Admissions Q&A: Chicago Booth’s Kurt Ahlm

kurt ahlm booth

Kurt Ahlm, Associate Dean, Chicago Booth Admissions

Booth has arrived.

That was the big takeaway from the 2017 U.S. News MBA rankings. The perennial powerhouse of The Economist rankings, the Booth School of Business finally shed its also-ran status, joining Harvard and Wharton in this year’s fabled “Big Three.” An anomaly? Hardly! The jump has been a long time coming, the culmination of the dreamy designs, painstaking planning, and fundraising finesse of its previous deans.

Applicants have taken notice. Since 2002, GMAT scores have risen by 40 points, increasing year-over-year and topping out at 727 with the 2018 Class. Employers have liked what they’ve seen too, with pay rocketing by over $45,500 during the same period. That doesn’t even count the near 18% hike in three month placement, where Booth now consistently hovers among the best.


Top students?  High pay. Happy employers. Mission accomplished, right? Think again. You see, the secret behind Booth’s emergence is rooted in never being satisfied with where they are. Booth is always in a perpetual state of some change,” explains Kurt Ahlm, the associate dean of student recruitment and admission, in an exclusive interview with Poets&Quants. It is this type of fluidity that attracts the unique type of student to whom Booth caters.

In a nutshell, that student is consumed with, in Ahlm’s words, an “innate sense of curiosity.” It is far from a tagline. Instead, as Ahlm notes, it is the foundation of the culture, an approach that guides the structure of the program and the composition of its community. “We look for people who are forever students of life,” Ahlm explains. “These people have this innate commitment to learning and exploring the world around them. They are compelled to ask questions, think about how things connect, and dive deeper. That’s just baked in whether you talk to students, staff, or faculty.”

A Career Services Event at Booth

A different student body demands a different type of MBA program. That’s where Booth differentiates itself from all others. Forget a cookie cutter core at Booth. Here, students have only one required course to complete. They don’t have to re-take courses that they’ve previously mastered. They control their own experience based on what they hope to ultimately achieve. In other words, think of Booth as an all-you-can eat buffet — one that trusts its students to manage their own caloric intakes and sugar levels.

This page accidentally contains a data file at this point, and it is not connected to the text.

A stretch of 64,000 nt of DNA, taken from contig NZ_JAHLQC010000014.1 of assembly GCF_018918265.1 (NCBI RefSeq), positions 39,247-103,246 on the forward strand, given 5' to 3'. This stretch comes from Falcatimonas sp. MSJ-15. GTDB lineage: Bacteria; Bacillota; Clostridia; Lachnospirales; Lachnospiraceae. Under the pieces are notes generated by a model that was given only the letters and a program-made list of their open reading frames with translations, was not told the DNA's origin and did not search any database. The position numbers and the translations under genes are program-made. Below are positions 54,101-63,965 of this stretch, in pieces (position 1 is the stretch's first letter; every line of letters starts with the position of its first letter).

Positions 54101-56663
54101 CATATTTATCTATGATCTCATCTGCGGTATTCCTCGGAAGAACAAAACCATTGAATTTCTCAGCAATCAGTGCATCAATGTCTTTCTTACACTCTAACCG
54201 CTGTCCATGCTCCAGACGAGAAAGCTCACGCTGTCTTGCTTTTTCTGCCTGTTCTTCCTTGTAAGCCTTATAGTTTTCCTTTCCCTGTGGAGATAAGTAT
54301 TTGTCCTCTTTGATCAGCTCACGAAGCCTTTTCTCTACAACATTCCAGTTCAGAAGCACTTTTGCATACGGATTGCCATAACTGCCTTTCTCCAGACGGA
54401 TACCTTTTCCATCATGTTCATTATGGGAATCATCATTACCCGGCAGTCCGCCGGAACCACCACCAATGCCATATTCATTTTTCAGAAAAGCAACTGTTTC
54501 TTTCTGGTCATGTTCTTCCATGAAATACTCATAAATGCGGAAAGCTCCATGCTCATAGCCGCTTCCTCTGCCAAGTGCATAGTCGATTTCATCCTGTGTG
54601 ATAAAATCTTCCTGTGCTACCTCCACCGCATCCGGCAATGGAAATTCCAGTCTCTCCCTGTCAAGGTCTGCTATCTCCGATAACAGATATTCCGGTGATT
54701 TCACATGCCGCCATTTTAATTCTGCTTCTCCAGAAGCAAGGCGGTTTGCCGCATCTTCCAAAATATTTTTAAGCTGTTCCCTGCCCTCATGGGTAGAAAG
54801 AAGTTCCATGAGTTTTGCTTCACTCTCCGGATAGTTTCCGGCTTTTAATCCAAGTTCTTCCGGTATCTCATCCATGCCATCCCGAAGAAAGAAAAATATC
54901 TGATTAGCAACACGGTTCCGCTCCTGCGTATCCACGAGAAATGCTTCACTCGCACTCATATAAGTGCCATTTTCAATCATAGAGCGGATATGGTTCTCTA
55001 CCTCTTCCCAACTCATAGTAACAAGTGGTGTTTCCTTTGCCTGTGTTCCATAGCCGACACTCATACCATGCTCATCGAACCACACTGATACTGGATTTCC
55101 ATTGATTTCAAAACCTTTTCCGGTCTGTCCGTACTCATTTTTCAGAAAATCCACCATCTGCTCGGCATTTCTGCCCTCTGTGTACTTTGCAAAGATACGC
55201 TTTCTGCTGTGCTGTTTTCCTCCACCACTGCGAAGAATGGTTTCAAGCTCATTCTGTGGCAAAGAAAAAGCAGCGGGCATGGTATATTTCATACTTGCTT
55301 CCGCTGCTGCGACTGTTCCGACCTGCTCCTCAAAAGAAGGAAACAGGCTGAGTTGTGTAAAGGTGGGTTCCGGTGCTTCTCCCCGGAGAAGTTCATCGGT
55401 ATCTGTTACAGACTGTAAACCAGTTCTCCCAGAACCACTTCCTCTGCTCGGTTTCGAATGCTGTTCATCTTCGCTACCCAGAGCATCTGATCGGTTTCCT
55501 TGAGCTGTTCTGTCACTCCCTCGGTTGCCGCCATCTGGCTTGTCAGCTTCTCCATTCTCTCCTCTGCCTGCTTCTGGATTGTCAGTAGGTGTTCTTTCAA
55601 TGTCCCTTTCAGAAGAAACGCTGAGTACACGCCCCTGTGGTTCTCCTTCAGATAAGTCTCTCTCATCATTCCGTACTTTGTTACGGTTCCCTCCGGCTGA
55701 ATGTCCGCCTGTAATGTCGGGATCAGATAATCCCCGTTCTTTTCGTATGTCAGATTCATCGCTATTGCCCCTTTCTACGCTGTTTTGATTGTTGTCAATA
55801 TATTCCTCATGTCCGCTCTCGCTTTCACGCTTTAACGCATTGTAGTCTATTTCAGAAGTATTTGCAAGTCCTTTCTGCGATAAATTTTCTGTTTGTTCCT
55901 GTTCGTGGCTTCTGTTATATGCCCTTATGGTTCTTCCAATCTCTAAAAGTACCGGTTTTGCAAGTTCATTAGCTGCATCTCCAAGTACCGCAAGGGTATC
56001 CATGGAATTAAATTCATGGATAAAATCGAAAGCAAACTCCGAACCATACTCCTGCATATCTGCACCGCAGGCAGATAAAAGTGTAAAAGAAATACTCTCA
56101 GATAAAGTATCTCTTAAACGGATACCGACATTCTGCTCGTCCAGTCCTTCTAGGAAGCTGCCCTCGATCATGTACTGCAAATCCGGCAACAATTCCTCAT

The flexibility of this custom-tailored curriculum resonates mightily with already-successful adult students. In the 2016-2017 admissions cycle, for example, Booth enjoyed a 12% increase in applications to the full-time program according to Ahlm. By using a guiding hand instead of an iron fist, Booth is able to tap into applicants’ deepest career yearnings. “Broadly speaking, people go back for an education because they’re trying to do something else with their career and their life,” Ahlm observes. “Everyone looks, thinks, and defines it differently. What Booth does exceptionally well is provide access to people at all different stages of life and all different parts of the globe. We afford them every opportunity to choose a path that is distinctively right for them.”

This offers two key advantages to Booth students. For one, the early deep dive into their interests gives them an inherent advantage during the recruiting and internship phases. Even more, it immediately brings out the best in students because they can focus their energy where their passions lie. “Our mission is to be an institution that’s creating enduring impact, great ideas, things that really move markets and organizations forward,” Ahlm states. “To do that, we feel that we need to have a place where people can fully engage. Every decision that they make, every class that they sit in, and every opportunity that they are faced with is something that they are purely invested in. These decisions are things are not prescribed. They are things that people are really committed to because there is something that is driving them towards that.”

Alas, being so different can create misunderstandings for any organization. Booth is not immune. Ever hear that Booth is the school for quant jocks? Make no mistake: Booth’s academic rigor and quantitative nature is a defining feature of the program. The confusion, however, sometimes comes with the applications of this quantitative analysis.